Closing the Pension Funding Gap - A Tweak to Hedge Fund Incentive Compensation Achieves True Alignment and Enhances Returns without any Alpha Improvement
|April 6th, 2010||
|Contributed by: Rick Ehrhart, JD, Optcapital|
|Pension systems worldwide are in crisis. U.S. public and private pensions alone are facing a shortfall of more than $1 trillion. To catch up, pensions are increasingly turning to hedge funds. For the decade ending in 2009, the S&P 500 Index was down 1% while the Credit Suisse/Tremont Hedge Fund Index was up 6.6%. Many pensions have recently announced plans to increase their exposure to hedge funds. |
Although good news for the hedge fund industry, it doesn’t mean “business as usual.” Pensions along with other large institutional investors are calling for change. In addition to better transparency and independent oversight, they are demanding that incentive compensation align investment managers with investors’ long-term interests.
The Current Model
Almost universally, hedge funds pay their investment managers incentive compensation consisting of a percentage of the profits, e.g., 20%. Regardless of the duration of an investment, however, the manager “banks” its incentive compensation at least annually. When the investment extends beyond the initial “banking” period, the investor’s share of the cumulative profit is less than 80%, while the manager’s share is more than 20%. For example, consider the division of cumulative profits from a $100 million investment from 2004 through 2008 in a fund that performed at the same rate as the Credit Suisse/Tremont Long/Short Equity Index and that paid the manager 20% of the annual profits.
The fund generated a cumulative profit of about 78% after 4 years, and 43% after the -18% return of 2008. Because of annual banking of the 20% incentive fee, however, an investor received only 64% of such cumulative profit after 5 years (rather than 80%), while the manager received 36%. This misalignment clearly added to the pension underfunding gap in 2008, which frustrated many pension systems. CalPERS summed it up this way:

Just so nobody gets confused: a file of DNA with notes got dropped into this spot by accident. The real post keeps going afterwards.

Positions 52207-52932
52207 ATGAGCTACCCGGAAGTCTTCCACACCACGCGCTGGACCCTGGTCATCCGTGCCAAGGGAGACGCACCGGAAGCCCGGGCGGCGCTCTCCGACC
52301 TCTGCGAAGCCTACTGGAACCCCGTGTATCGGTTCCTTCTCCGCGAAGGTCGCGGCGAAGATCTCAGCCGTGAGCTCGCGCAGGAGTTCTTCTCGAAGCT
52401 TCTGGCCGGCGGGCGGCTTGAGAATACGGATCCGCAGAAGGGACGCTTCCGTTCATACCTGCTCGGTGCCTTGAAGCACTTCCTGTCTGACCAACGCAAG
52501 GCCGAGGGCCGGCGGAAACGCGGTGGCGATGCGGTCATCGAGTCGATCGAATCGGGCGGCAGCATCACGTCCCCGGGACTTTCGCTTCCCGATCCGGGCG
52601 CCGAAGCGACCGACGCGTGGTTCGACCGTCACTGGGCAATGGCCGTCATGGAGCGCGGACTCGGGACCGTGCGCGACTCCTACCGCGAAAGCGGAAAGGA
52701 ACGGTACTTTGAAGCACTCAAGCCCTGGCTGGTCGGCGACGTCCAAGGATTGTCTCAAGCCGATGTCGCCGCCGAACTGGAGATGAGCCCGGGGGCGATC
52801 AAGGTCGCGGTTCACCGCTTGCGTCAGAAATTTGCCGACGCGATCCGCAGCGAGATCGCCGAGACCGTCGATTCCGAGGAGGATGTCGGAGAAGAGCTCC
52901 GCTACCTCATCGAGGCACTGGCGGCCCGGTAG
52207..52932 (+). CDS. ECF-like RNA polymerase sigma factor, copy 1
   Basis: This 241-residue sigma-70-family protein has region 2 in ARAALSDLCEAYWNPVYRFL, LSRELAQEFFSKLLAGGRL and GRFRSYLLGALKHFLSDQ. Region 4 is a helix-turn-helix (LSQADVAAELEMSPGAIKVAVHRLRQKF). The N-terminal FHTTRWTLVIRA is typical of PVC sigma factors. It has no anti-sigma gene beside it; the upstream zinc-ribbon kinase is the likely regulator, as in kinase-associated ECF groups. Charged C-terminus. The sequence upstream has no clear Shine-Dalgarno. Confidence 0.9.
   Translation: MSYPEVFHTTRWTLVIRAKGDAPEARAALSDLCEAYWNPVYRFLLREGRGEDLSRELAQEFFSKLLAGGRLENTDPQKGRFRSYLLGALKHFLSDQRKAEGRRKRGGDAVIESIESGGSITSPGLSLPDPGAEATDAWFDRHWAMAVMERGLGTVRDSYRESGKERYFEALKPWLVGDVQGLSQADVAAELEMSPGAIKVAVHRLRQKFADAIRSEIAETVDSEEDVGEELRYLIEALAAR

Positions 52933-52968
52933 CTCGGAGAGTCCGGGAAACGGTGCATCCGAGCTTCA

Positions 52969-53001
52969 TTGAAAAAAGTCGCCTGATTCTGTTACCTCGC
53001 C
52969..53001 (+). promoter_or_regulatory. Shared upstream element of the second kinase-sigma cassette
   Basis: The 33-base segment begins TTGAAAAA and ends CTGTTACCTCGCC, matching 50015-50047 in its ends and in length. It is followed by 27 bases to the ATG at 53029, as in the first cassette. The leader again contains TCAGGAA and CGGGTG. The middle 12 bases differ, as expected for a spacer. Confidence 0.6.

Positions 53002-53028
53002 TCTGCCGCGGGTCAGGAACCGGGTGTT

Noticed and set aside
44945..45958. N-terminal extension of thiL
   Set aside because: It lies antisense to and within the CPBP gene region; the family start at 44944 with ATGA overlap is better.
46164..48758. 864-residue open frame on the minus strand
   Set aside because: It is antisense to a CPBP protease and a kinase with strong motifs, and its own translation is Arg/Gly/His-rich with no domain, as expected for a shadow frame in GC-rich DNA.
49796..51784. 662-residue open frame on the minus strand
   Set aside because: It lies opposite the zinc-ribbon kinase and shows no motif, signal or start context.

"The present model provides the possibility of a hedge fund manager realizing a 20 percent performance fee at the end of a bonanza year. If the fund suffers a significant decline the next year, the manager could still have a large net gain at the end of the two years, but the investor may break even or even lose money."
Astute pensions note, too, that managers receive more than their 20% when performance is good. At the end of 2007, after 4 consecutive positive years, the manager received 24% of such 4-year cumulative profit, while the investor received only 76%. Because 20% of the new growth is banked each year, the manager receives not only 20% of the profits attributable to the original investment, but 20% of the profits attributable to the annual “reinvestment” of the investor’s share of the profits. The awards on the deemed reinvestments of profits gives managers an increasing share of the cumulative profit over time.